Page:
The story of State of Mind is the greatest aspect of the game. As the aforementioned Richard Nolan, you desperately seek out answers of the whereabouts of your missing loved ones, uncovering insane conspiracies and plans that threaten the world around you. You realise early on that Richard Nolan has been subject to a failed mind upload. Instead of being fully uploaded in to this virtual reality project, he has been split in two, with half of him residing in reality, and the other in virtual reality. Memories have also been lost, so in order for Richard to essentially become whole again, he must track down his alternate self in this VR world, a world he soon suspects may have something to do with his family’s disappearance.

Who could it be?

State of Mind is constantly reinforcing the notion that reality is dystopic and that virtual reality is utopic. The reality of 2048 Berlin is bleak and depressing. The real world is drab and grey, only really brightened by the neon-clad architecture. Many are homeless, as AIs continue to advance and take the jobs that humans once had, and wars are being fought between the East and West, with stories of terror constantly blurting out of news station speakers. City 5 on the other hand, the virtual world in which an incomplete version of Richard resides, is a bright, pristine and beautiful utopia. Everything seems perfect, but the perfection feels unnerving, and it’s evidently clear that things aren’t quite right. These worlds also look amazing, with the unique low-poly character art contrasting against the highly detailed cityscapes.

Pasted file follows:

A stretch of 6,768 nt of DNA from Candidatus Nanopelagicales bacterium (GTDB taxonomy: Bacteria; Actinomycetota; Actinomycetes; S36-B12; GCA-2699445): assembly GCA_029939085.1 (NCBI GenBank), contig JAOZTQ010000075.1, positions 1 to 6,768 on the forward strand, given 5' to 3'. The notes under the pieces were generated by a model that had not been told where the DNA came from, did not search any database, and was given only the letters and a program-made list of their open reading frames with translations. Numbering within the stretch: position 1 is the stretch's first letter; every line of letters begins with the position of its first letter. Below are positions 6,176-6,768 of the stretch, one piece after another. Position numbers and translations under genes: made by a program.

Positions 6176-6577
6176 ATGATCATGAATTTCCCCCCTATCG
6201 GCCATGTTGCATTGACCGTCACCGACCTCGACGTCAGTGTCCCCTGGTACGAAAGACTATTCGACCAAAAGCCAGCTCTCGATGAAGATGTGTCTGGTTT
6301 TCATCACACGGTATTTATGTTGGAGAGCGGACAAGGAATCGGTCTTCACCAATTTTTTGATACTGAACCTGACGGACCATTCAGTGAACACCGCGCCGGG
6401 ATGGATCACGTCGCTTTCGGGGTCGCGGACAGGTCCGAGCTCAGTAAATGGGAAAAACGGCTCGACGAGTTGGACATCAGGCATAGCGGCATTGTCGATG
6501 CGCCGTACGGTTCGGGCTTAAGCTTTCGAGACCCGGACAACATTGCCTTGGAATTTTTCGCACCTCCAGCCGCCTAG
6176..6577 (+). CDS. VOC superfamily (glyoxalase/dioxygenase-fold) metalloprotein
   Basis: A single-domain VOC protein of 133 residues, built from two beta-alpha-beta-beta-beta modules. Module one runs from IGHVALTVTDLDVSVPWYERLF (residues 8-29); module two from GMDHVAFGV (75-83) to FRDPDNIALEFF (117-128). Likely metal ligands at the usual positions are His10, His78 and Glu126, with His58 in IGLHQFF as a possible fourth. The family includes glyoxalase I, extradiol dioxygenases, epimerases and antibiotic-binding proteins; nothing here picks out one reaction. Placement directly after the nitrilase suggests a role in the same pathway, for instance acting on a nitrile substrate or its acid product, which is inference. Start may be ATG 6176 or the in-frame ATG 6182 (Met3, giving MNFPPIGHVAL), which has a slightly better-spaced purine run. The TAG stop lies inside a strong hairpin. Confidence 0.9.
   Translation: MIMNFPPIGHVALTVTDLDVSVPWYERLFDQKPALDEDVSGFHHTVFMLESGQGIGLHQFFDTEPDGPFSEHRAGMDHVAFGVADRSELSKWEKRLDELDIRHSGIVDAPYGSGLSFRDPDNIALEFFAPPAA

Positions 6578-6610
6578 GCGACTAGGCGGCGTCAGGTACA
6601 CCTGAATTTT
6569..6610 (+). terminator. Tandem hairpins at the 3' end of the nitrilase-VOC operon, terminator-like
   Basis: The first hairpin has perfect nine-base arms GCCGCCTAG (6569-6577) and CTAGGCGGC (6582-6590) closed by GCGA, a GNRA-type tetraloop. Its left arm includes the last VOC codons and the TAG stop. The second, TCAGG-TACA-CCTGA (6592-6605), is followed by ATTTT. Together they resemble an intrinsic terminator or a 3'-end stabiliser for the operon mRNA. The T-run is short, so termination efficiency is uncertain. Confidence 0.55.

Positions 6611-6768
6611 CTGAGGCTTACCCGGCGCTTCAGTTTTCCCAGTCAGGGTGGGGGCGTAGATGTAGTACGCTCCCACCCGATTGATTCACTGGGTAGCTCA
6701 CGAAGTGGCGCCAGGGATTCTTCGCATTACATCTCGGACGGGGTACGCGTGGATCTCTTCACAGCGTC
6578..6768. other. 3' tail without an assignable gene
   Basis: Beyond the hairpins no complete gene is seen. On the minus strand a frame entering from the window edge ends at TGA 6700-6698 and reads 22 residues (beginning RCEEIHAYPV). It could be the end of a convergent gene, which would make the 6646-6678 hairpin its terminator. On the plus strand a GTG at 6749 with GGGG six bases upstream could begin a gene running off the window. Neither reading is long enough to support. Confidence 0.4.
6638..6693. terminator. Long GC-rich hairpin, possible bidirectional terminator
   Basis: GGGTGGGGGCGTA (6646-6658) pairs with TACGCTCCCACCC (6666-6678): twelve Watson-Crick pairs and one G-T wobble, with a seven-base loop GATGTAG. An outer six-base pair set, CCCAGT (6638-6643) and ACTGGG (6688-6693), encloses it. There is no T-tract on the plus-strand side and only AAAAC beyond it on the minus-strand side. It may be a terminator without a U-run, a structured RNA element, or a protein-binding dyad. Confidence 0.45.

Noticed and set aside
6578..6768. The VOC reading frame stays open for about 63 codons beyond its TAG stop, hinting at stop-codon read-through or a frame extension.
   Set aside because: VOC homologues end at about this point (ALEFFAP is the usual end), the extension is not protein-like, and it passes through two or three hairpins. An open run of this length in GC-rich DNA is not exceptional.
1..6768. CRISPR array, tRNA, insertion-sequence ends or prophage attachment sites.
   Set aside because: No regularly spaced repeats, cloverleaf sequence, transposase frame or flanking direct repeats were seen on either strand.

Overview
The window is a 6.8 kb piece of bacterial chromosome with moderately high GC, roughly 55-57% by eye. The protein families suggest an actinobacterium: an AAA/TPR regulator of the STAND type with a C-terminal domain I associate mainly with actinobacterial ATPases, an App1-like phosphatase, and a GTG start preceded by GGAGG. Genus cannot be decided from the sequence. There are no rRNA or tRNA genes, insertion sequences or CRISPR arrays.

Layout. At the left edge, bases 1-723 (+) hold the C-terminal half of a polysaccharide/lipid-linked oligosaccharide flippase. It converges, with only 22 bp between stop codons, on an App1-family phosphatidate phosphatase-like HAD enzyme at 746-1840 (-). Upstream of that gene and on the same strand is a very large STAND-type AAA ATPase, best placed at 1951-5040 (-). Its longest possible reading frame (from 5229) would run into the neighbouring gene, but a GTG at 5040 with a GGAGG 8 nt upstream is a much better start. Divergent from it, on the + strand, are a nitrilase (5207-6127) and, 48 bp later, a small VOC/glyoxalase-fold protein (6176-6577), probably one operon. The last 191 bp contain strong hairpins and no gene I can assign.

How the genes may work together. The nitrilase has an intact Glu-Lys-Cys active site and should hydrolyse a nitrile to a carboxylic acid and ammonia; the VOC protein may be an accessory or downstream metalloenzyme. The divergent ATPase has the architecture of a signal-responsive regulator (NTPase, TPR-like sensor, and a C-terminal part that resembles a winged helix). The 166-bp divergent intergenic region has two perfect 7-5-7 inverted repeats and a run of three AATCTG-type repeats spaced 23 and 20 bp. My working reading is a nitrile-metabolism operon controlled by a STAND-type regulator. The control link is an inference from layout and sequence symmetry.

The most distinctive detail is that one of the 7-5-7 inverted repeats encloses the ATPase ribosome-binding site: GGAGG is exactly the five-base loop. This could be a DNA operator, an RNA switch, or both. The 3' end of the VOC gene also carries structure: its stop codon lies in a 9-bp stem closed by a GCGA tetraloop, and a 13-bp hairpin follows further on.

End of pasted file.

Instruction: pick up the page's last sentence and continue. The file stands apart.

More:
At the end of the day, it is particularly hard to go deeper in to the machinations of the story without spoiling it. There is so much to see in State of Mind, with so many twists and turns and shocking moments sure to keep you binging through the 10-hour-plus story.

2048 Berlin is inherently depressing